Sharp fall in company insolvencies gives hope for recovery
THE number of companies going out of business during the last quarter fell sharply, giving hope that the economy may be starting to stabilise.
Latest figures from Insolvencyjournal.ie -- a website run by the accountants KavanaghFennell -- show there were 395 corporate insolvencies between July and September. That was a drop of some 13pc on the second quarter of the year, when 454 firms went bust.
Compared with the same period last year, insolvency levels were broadly unchanged, climbing by just six. In September alone, 112 companies ceased trading. That was the lowest figure for any month this year.
Despite the broadly improving data, the total number of businesses that have gone to the wall this year is still higher than 2011. Some 1,282 companies have fallen away so far, up 6pc on the same point last year.
The last three months have been marked by the increasing number of companies going into receivership rather than full liquidation. Just over 90 firms took this route, up by more than a third on the previous quarter.
According to KavanaghFennell partner Ken Fennell, the actions of the National Asset Management Agency have kept that figure high.
"Receivership totals remain high as the banks and NAMA continue to carry out enforcement action where they believe they have no alternative options to recover funds from distressed borrowers," he said.
"There is a 54pc increase in totals on the first nine months of this year when compared with 2011," he said.
Mr Fennell also welcomed the development of pre-pack receivership here. That occurs when a company goes into receivership having agreed to be sold to another firm. Clerys department store took that route.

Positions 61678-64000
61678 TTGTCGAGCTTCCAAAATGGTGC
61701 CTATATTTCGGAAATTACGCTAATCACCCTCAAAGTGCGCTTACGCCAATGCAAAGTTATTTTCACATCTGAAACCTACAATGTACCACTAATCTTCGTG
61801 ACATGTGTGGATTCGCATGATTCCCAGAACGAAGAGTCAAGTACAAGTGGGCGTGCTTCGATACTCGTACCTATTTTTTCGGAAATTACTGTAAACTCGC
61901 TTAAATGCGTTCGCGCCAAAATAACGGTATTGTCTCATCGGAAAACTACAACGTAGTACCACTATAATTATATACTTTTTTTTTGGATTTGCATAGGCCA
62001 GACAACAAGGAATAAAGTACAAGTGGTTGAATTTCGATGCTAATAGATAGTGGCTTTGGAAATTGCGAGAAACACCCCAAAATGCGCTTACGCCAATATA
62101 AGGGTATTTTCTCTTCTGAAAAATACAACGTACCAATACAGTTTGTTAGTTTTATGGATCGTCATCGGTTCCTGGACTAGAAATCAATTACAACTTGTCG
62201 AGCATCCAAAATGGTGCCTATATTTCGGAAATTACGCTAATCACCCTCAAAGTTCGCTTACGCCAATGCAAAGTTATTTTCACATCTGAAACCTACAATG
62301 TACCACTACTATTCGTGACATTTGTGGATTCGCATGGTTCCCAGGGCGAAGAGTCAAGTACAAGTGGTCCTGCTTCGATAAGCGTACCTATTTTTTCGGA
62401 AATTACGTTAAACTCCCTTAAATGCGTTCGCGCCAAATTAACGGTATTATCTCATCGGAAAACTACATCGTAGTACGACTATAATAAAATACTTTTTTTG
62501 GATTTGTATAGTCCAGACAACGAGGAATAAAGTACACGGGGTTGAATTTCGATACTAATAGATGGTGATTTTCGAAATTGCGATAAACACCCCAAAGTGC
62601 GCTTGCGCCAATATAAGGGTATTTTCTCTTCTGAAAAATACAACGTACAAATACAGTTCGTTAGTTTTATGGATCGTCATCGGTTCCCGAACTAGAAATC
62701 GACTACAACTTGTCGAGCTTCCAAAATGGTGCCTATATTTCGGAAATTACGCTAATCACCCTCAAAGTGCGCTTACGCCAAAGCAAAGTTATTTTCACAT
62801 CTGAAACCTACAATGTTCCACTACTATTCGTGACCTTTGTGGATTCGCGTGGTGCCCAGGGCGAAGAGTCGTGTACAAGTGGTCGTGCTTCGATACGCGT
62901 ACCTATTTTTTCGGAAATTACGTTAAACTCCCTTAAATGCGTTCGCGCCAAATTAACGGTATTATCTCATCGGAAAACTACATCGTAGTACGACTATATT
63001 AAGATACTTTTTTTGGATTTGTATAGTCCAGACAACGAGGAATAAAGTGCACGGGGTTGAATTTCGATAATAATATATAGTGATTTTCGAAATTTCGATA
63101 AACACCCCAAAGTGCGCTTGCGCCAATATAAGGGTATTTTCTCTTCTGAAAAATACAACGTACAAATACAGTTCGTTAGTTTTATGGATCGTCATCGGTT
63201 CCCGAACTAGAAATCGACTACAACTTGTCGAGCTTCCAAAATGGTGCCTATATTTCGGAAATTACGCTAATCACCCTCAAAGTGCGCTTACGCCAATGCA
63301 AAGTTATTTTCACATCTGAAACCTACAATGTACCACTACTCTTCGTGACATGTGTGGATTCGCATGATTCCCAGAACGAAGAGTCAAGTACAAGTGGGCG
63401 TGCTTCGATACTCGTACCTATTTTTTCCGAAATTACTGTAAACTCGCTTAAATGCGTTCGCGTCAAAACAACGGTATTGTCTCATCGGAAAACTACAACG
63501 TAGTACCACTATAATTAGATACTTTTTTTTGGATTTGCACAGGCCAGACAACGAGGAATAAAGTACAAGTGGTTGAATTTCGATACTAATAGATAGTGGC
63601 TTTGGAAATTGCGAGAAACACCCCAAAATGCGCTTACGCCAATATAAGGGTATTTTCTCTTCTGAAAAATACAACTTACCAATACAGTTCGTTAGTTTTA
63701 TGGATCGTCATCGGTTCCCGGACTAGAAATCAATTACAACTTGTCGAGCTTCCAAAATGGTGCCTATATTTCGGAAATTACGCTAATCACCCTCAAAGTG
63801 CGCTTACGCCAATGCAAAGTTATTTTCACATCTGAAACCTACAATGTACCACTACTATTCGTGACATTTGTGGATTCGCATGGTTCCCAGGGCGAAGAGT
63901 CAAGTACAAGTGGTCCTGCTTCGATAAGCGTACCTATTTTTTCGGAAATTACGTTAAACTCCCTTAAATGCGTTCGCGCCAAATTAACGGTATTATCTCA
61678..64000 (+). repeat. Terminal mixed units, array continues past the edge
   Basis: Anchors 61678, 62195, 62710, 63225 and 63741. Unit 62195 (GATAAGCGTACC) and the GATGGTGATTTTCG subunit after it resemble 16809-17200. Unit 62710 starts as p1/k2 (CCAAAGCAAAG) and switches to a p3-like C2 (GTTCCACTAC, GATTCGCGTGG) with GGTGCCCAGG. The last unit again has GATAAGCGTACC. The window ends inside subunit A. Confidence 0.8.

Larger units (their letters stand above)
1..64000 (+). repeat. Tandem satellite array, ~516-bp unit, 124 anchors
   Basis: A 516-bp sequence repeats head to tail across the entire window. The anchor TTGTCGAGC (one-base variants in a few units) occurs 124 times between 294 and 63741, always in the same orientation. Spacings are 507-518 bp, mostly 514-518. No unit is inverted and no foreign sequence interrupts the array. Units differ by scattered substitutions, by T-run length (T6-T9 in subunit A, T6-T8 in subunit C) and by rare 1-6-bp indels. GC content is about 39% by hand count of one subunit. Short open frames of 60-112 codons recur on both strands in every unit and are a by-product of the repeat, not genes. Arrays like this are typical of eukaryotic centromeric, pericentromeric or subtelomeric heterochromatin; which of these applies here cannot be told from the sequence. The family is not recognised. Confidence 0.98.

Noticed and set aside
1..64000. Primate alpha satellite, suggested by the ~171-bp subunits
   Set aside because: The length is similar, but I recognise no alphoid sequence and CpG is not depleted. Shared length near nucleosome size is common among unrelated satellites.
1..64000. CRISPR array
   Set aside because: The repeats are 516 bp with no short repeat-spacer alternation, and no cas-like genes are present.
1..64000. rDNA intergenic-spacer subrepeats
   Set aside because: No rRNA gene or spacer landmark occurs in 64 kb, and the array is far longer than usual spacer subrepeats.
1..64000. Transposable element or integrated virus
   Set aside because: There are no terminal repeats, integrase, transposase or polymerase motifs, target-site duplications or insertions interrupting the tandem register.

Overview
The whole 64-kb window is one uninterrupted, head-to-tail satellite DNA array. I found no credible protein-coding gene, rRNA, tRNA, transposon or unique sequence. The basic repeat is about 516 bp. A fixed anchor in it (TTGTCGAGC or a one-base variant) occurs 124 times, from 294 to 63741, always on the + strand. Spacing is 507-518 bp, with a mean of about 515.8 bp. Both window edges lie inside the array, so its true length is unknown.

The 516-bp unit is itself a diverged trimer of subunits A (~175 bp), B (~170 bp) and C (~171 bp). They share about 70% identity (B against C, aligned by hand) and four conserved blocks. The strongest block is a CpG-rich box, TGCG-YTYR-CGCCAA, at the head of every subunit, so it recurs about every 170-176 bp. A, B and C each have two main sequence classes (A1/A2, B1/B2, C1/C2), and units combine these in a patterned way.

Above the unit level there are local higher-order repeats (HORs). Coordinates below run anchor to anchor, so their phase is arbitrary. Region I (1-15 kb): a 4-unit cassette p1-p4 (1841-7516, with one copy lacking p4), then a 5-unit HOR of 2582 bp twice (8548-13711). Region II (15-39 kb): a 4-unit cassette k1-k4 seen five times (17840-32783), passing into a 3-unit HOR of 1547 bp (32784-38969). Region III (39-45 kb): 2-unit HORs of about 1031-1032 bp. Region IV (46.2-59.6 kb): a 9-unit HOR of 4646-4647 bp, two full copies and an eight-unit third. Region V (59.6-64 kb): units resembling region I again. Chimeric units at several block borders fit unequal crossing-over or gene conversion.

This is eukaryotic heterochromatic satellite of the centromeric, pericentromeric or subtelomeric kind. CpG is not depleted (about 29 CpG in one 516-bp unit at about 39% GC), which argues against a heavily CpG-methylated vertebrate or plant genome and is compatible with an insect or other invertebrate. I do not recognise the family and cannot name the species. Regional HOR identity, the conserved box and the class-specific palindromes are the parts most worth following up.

The accountant believes that is the best hope of job preservation for a business finding itself in difficulty.
"One positive we can take from the Q2 to Q3 decline is the possibility that the volume of insolvencies may have flattened out and although we don't expect to see any significant decline in the figures the totals look to have peaked."
Construction remains by far the hardest hit sector.
Still, the rate of construction failures fell 7pc year on year, while losses in the retail sector increased 4pc, bringing the number of such firms to go under to 49. Some of the most high profile failures have been in retail. Apart from Clerys, Peats Electronics and Atlantic Homecare have all had problems, and issues in retailing are set to continue, according to the report.
Mr Fennell added that the number of firms going into examinership instead of liquidation will rise sharply as a result of changes to insolvency law.
"The large number of companies opting for voluntary liquidation is an indication of how difficult some SME's are finding the trading environment.
"Changes to legislation to reduce the cost of examinerships could open the process to small companies and help to protect an insolvent trading business with a reasonable prospect of survival."